Authors: Ann Marston
The Rune Blades of Celi
Five Rivers Publishing
Published by Five Rivers Chapmanry, 704 Queen Street, P.O. Box 293, Neustadt, ON N0G 2M0, Canada www.5rivers.org
Kingmaker’s Sword: The Rune Blades of Celi, Book 1
Copyright © 2012 by Ann Marston
Edited by Lorina Stephens.
Cover Copyright © 2012 by Lorina Stephens
Interior design and layout by Lorina Stephens.
All rights reserved. Without limiting the rights under copyright reserved above, no part of this publication may be reproduced, stored in or introduced into a retrieval system, or transmitted in any form or by any means (electronic, mechanical, photocopying, recording or otherwise), without the prior written permission of both the copyright owner and the publisher of the book.
Publisher’s note: This book is a work of fiction. Names, characters, places and incidents either are the products of the author’s imagination or are used fictitiously, and any resemblance to actual persons living or dead, events, or locales is entirely coincidental.
Published in Canada
Library and Archives Canada Cataloguing in Publication
Kingmaker's sword [electronic resource] / Ann
Marston. -- 2nd ed.
(The rune blades of Celi ; bk. 1)
Electronic monograph in EPUB format.
Issued also in print format.
Series: Marston, Ann.
Rune blades of
Celi ; bk. 1
David Bollinger and Brian Mulligan
Tolkien fans take note!
has the spirit and the heart of Tolkien in it.”
a beautiful and potent new voice enters the world of fantasy. Gleaming swordplay meets timeless romance in a novel of shimmering extremes.”
— Mike Resnick, author of
Stalking the Unicorn
Ann Marston brings to life a fascinating medieval world of magic and mayhem, of love and honor, and of complex, engaging characters.
— Adventures of Sword and Sorcery
is a fresh, highly entertaining tale, engagingly written. And the best part is that there’s more to come in the saga.
— Sasha Miller, author of
again of the Swordmaster. He leapt, kicked and spun, the long, gleaming blade slicing arcs through the air around the ethereal figure opposite him. The twilight, neither dawn nor dusk, cloaked the Swordmaster’s face in shadow. The boy saw only the glitter of brilliant, intense green eyes in the indistinct face as he danced with the sword. Left hand to right hand, then in both hands, the boy’s sword sprang back and forth in answer to the Swordmaster’s flowing motions. The boy moved like a living flame, thrusting, parrying, attacking and defending. The sword felt like an extension of his arm, a living part of him just as surely as his hand and his arm were part of him.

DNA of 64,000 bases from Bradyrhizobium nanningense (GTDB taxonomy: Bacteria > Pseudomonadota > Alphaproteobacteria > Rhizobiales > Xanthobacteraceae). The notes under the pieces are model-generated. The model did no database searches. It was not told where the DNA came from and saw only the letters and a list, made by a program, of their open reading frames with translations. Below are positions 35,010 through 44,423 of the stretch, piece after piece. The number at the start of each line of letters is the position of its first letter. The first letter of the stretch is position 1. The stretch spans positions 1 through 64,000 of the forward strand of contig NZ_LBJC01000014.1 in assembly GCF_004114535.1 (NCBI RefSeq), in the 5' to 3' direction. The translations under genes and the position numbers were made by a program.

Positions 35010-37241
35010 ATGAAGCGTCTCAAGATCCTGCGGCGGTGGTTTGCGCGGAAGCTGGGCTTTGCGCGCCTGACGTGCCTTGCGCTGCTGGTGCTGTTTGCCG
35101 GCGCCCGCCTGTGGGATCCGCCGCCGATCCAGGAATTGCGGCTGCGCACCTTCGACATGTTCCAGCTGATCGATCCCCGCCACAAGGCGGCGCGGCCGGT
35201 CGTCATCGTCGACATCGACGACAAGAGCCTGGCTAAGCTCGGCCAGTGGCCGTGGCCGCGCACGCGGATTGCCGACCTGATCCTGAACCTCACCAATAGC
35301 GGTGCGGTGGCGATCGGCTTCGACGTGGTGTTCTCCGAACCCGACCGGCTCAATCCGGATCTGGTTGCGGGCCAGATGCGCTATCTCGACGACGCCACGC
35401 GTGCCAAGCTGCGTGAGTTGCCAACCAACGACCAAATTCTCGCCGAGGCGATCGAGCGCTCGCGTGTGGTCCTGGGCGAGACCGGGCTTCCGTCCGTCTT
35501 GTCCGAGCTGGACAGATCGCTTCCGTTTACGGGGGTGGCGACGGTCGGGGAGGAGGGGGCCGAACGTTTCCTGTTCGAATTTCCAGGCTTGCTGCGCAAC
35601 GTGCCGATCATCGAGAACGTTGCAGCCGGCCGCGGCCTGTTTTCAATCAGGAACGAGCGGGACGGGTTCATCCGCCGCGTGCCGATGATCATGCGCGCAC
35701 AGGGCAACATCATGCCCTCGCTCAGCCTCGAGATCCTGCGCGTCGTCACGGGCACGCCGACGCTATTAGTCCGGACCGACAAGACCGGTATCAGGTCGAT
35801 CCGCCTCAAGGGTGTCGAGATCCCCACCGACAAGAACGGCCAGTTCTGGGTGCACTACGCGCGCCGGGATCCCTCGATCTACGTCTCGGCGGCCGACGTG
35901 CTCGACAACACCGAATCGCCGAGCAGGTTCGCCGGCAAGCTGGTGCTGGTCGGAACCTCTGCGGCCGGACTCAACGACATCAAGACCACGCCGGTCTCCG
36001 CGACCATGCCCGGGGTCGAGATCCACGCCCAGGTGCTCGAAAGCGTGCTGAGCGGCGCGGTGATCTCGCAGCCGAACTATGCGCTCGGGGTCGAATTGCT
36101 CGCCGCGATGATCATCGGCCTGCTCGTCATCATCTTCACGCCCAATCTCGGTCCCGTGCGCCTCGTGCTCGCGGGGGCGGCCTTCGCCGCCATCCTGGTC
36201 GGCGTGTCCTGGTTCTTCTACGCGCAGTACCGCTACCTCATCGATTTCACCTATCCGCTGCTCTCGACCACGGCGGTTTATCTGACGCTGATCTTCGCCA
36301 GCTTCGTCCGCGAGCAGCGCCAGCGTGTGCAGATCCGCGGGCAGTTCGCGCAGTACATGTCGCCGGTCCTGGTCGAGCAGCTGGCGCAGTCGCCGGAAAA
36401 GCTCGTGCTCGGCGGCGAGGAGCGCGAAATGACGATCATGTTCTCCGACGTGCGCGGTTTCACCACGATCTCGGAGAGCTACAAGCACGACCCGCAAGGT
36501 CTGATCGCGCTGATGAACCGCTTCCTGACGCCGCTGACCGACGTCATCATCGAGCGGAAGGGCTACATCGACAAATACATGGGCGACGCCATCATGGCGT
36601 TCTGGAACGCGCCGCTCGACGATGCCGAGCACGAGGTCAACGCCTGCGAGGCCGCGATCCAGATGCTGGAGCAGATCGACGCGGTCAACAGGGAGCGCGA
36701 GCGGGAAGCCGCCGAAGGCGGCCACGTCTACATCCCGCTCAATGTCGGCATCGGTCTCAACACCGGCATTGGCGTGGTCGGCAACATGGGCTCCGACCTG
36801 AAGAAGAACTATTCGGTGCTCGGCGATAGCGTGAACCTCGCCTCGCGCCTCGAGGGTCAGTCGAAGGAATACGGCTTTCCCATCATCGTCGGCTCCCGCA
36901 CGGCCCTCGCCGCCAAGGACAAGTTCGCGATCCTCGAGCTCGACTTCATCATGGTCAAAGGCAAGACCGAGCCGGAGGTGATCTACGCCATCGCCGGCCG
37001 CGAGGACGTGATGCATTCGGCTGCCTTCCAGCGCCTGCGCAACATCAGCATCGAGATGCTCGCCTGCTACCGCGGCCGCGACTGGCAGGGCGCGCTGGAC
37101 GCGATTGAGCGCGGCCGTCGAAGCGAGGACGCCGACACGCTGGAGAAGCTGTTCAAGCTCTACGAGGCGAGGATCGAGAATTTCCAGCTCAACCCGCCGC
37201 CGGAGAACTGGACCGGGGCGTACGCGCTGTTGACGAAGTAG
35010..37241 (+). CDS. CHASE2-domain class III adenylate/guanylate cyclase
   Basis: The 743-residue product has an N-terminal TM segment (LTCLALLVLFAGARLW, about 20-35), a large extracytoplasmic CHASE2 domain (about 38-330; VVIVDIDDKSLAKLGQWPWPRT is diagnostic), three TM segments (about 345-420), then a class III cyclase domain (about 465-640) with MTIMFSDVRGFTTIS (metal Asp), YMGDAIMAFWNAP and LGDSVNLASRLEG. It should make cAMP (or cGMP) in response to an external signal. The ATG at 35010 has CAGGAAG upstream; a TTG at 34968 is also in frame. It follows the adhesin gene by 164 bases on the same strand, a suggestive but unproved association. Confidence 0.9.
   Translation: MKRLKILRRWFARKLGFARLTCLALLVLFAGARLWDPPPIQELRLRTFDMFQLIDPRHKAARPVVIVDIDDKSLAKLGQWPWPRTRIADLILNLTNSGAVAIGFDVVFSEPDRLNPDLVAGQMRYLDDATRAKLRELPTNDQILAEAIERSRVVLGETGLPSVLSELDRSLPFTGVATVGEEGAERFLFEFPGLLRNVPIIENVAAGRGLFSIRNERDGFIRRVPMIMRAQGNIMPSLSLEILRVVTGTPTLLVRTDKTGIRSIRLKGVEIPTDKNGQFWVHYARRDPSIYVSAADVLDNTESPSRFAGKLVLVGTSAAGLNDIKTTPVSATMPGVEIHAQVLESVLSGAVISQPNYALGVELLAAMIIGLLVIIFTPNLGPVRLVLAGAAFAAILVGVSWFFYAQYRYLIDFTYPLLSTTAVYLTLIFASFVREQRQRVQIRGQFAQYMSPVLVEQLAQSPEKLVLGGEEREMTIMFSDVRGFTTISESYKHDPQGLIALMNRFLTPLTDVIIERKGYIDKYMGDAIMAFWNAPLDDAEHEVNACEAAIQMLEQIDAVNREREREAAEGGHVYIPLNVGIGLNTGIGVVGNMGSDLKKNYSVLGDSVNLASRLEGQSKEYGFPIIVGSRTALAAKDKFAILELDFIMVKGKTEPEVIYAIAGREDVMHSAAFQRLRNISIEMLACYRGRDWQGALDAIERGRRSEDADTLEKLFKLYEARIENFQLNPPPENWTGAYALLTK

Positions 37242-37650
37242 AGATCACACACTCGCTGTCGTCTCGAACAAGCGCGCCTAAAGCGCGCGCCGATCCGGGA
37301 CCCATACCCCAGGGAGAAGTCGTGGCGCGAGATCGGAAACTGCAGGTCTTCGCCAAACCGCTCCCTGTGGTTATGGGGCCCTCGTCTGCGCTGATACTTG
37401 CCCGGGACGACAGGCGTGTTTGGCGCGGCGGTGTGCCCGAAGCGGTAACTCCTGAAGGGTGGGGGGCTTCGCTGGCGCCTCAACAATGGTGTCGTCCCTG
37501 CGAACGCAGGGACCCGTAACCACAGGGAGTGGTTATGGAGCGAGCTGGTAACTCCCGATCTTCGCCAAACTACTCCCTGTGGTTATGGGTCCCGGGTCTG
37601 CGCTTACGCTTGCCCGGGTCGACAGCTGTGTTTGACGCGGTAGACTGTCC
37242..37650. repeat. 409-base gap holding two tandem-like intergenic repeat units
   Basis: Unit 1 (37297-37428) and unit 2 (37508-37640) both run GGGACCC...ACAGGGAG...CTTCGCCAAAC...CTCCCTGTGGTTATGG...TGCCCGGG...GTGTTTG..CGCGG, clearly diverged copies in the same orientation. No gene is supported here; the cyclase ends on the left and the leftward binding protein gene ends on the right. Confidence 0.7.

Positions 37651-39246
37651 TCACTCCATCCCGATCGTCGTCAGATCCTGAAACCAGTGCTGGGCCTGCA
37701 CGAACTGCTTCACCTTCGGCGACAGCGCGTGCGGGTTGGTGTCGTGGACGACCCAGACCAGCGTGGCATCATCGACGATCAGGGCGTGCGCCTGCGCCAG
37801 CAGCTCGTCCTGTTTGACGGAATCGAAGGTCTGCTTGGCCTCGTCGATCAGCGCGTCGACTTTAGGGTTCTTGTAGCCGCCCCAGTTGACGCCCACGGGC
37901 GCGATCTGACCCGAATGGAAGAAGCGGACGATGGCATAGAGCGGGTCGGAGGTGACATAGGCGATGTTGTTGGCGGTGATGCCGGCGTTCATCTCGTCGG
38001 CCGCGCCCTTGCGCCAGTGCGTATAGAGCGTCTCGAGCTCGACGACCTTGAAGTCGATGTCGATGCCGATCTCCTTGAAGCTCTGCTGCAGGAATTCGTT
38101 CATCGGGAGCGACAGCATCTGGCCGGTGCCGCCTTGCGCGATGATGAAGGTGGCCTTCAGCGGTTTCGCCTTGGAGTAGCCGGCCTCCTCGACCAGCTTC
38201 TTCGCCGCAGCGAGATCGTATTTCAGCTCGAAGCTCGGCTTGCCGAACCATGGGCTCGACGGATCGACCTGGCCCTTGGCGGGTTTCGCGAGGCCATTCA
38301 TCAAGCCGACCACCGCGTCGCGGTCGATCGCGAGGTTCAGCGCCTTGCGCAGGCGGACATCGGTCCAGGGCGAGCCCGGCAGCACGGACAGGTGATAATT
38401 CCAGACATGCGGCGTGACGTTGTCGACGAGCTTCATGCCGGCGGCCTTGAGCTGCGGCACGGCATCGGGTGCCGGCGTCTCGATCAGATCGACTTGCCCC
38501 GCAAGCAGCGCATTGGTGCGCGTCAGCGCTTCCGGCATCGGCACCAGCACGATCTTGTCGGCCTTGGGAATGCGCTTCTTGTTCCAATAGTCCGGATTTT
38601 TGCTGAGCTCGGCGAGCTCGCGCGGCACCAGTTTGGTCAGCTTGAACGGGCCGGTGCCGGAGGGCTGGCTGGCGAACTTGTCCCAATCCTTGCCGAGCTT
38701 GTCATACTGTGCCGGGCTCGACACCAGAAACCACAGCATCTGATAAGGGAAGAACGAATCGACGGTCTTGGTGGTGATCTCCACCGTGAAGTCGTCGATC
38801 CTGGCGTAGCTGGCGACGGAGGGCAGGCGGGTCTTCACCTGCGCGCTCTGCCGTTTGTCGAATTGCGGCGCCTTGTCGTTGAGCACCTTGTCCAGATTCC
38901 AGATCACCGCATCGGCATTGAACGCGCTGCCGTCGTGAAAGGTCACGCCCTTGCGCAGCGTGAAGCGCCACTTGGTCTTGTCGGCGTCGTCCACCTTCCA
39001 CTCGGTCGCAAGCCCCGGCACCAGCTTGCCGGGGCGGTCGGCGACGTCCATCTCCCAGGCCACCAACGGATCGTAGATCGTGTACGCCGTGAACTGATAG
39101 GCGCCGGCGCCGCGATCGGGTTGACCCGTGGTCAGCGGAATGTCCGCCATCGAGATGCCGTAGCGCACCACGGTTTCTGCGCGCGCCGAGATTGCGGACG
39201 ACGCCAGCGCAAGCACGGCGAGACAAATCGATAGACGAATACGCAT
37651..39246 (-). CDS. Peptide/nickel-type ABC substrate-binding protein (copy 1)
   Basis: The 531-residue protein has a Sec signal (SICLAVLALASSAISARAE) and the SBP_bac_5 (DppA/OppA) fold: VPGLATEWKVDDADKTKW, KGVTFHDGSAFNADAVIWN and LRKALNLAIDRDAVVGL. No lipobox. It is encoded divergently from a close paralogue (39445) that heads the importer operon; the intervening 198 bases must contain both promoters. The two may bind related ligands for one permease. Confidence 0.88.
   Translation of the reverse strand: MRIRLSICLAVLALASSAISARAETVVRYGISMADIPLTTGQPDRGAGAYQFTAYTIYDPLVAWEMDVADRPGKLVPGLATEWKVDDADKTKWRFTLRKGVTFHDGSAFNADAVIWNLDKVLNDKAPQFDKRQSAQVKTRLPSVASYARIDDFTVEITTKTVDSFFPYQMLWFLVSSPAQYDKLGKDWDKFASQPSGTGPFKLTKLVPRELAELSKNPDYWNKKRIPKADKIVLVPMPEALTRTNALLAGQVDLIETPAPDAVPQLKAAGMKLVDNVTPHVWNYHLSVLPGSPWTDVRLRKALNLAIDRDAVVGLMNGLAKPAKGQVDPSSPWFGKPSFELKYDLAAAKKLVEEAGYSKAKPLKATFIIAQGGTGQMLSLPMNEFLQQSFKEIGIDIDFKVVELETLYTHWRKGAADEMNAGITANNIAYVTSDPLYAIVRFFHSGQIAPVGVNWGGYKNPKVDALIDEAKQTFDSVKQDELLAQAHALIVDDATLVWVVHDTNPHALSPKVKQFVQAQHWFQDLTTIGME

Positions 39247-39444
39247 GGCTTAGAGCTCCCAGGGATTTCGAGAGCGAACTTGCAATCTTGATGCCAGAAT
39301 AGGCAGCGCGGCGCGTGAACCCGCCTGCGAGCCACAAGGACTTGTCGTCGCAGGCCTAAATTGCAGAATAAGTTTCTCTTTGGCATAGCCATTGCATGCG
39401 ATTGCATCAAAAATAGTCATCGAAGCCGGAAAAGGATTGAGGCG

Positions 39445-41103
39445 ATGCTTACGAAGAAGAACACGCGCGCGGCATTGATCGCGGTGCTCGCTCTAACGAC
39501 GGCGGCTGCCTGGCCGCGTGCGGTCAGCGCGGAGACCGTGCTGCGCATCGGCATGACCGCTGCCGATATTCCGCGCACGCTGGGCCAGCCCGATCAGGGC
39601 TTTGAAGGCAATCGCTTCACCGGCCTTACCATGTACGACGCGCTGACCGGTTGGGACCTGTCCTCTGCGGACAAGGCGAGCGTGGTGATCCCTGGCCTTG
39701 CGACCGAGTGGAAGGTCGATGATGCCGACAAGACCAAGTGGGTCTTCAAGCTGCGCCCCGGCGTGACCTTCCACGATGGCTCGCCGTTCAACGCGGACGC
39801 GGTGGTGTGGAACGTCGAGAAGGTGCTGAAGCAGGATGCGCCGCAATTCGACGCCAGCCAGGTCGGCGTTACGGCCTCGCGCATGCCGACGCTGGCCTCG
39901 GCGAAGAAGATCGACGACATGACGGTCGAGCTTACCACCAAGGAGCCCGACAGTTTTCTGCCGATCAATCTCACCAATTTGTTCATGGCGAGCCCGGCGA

Around and around in the strange light they danced. The boy heard the Swordmaster’s voice, patient, quiet, calm, instructing—always instructing. Guiding him, directing him, focusing him.
The Swordmaster allowed no mistake to go ignored or overlooked. Each error brought the dance to a halt, and the clumsy or incorrectly performed manoeuvre repeated until it was flawless.
“You must flow like water with the blade,” the Swordmaster said. “You must swirl like leaves in a wind. You must never be still. Give your enemy no opening for if you do, surely his steel will cleave your body. You must seek out your enemy and learn his weaknesses before he finds you and exploits your own weaknesses.”
So the boy danced until the sheer exhilaration of the contest swept him away. His body moved, lithe and precise, with the needs of each exercise. His movements, stylized and distinct, flowed together easily, and he knew the satisfaction of winning another step toward perfection.
When the contest was over, the Swordmaster vanished. Instead of waking as he usually did, the boy found himself still in the dream landscape.
He stood at the foot of an almost symmetrical hill in that mystic, transitional time between sunset and dusk when the sky to the west was still streaked with light and colour. Bands of red and orange flamed behind the hill, illuminating the triple ring of standing stones that circled the summit of the hill like a diadem. Imposing menhirs arranged in an outer ring stood starkly black against the luminescent sky, crowned in pairs by massive lintels. The middle ring of stones bulked slightly smaller, gracefully joined all around by capstones, polished like jet to reflect the incandescent glow of the sky. The inner ring, standing alone without lintels, was not a ring at all, but a horseshoe enclosing a low altar stone.
Behind him loomed the vast, cone-shaped bulk of a mountain, taller than any of the other mountains in the soaring, crenellated ridge beyond it. He did not have to look at it to know it was there. In the dream, this place was familiar to him, known and welcoming. He knew all the rivers that gathered the waters of those mountains and drew them down to the distant eastern sea hundreds of leagues away.